Wednesday, July 15, 2015

Bilingual Battle Royale at KFUN

Currently 1230 KFUN-AM is owned by Baca Broadcasting, LLC, and airs mostly country music, but carries a fair number of local shows including Spanish and oldies music programming. They don't appear in the Las Vegas ratings book today, but they were the center of a bilingual battle royal back in 1943. The Office of Censorship took an interest in these bilingual broadcasts. That agency was an "emergency" wartime measure set up on on Dec 19th 1941 just a week before KFUN began broadcasting on Christmas Day. The Office of Censorship closed in November of 1945. KFUN has continued to broadcast for another 74 years

For the record, the station has always broadcast Spanish programming. The station was built by Ernie and Dorothy Thwaites who moved to the area in 1941. They built and operated KFUN, and lived in a house next door. KFUN began with a 250 watt transmitter. As early as 1943, the station was broadcasting in both Spanish and English and according to the book Audrey of the Mountains by Dorothy Audrey Simpson they derived 20% of their revenue from their Spanish programs. In WWII they even broadcast Office of War information bulletins in both languages.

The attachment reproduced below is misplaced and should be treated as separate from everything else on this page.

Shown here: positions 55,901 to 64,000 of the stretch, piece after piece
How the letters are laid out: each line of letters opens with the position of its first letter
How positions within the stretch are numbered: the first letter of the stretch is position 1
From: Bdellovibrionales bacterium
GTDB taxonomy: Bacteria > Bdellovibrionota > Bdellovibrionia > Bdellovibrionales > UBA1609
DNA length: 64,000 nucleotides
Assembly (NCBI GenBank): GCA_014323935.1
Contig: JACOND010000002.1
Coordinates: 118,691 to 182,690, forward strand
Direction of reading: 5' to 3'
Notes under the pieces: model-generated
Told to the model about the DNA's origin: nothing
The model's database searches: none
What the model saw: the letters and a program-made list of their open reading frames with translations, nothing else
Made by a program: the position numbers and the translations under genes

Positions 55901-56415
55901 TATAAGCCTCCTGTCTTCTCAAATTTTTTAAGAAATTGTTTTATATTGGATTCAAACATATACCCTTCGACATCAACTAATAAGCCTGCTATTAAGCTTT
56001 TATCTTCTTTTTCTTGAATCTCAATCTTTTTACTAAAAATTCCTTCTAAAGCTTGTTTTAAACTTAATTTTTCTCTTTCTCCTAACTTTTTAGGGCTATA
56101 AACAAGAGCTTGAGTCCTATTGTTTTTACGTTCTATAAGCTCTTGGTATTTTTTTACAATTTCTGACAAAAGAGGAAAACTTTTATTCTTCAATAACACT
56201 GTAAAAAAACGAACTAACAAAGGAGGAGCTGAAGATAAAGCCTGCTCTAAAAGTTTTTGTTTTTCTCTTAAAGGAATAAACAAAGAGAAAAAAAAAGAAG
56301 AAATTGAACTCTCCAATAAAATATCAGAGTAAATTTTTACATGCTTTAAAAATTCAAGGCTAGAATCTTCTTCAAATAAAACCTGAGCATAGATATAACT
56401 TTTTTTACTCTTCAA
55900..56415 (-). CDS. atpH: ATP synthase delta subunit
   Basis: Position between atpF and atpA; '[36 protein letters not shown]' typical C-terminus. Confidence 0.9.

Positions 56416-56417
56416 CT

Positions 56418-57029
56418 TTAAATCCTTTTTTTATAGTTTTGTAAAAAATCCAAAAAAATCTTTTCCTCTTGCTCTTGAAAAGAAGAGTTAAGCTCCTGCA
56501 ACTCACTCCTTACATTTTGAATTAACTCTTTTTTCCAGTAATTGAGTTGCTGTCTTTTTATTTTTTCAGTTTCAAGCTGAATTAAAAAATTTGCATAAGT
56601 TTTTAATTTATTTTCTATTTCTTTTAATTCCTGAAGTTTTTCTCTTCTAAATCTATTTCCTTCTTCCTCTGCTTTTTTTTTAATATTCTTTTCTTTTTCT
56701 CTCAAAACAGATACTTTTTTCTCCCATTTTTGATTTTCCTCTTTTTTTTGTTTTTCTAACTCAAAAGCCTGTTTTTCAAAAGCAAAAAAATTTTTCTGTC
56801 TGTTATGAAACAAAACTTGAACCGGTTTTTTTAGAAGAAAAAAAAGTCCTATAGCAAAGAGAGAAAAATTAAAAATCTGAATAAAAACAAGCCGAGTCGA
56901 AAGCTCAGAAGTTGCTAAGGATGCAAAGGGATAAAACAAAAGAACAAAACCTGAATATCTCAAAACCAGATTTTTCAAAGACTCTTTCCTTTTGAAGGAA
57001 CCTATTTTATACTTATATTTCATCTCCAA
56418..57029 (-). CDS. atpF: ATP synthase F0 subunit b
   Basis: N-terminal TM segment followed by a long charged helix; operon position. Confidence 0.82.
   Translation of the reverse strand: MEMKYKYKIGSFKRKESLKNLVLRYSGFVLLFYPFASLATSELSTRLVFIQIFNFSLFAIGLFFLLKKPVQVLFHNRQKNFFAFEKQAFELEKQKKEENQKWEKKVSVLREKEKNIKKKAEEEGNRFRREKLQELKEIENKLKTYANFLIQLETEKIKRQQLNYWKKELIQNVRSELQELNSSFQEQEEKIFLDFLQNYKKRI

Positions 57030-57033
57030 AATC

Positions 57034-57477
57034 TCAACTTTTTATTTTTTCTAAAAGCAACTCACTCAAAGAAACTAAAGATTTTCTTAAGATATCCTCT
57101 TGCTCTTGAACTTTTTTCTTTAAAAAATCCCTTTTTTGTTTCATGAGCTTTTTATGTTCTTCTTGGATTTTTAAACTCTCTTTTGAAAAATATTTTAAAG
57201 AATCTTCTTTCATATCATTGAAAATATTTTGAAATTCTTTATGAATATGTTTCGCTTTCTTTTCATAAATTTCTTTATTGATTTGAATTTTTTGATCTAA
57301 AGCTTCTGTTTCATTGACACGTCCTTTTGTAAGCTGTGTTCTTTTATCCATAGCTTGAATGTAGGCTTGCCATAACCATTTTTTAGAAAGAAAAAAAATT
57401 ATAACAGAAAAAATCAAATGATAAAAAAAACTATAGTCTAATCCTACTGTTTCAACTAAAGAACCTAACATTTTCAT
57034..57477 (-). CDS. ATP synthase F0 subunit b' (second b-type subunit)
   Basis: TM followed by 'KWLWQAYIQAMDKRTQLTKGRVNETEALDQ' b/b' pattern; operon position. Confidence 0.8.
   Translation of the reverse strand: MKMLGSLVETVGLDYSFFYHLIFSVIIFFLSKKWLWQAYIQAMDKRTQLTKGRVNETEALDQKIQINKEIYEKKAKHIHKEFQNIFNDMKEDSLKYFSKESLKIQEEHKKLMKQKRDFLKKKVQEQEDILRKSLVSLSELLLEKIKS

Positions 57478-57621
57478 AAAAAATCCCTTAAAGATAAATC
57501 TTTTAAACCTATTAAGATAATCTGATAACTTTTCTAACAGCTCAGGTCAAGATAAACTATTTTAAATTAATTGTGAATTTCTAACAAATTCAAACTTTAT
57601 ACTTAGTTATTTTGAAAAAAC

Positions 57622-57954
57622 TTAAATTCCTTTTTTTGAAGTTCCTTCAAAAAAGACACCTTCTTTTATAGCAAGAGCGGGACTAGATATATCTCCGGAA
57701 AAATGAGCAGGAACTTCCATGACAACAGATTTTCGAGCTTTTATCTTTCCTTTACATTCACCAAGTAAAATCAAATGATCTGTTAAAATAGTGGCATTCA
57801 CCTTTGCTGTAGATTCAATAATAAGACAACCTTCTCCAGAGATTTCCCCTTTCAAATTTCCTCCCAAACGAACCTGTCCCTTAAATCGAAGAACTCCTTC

The Office of Censorship disliked that KFUN broadcast in two languages and that their Spanish announcers weren't scripted. They asked Thwaites to script and monitor all Spanish broadcasts. He said no. The Office of Censorship was clearly over-reaching at least a little. Their charter was to aid in the censorship of all communications coming into and going out of the United States. KFUN was deeply landlocked. It was over 800 miles to the pacific ocean, and more than 275 miles from the Mexican border. KFUN's  250 watt signal was not leaving the borders of the United States.but enforcement had been thorough.  Between 1942 and 1943 the number of foreign language stations dropped from 210 to 128. Only KFUN picked a fight.

To his credit, their Director Byron Price did try to avoid the fight. His agency reached out to a friend of the Thwaites, Harry Burdick at KGGM in Albuquerque to get him to try to persuade them. Instead Ernie Thwaite sent a letter to Price accusing his agency of infringing upon freedom of speech. No one had done this before. Then the National Association of Broadcasters (NAB) acted on the government's behalf to pressure KFUN-AM to obey by conveying a threat to suspend their license. Thwaite changed tactic and stopped all Spanish broadcasts in August, and began instead airing messages that explained their plight. Price sent a personal letter to Ernie and asked them to resume Spanish broadcasts... but monitored this time. The Thwaites grudgingly complied.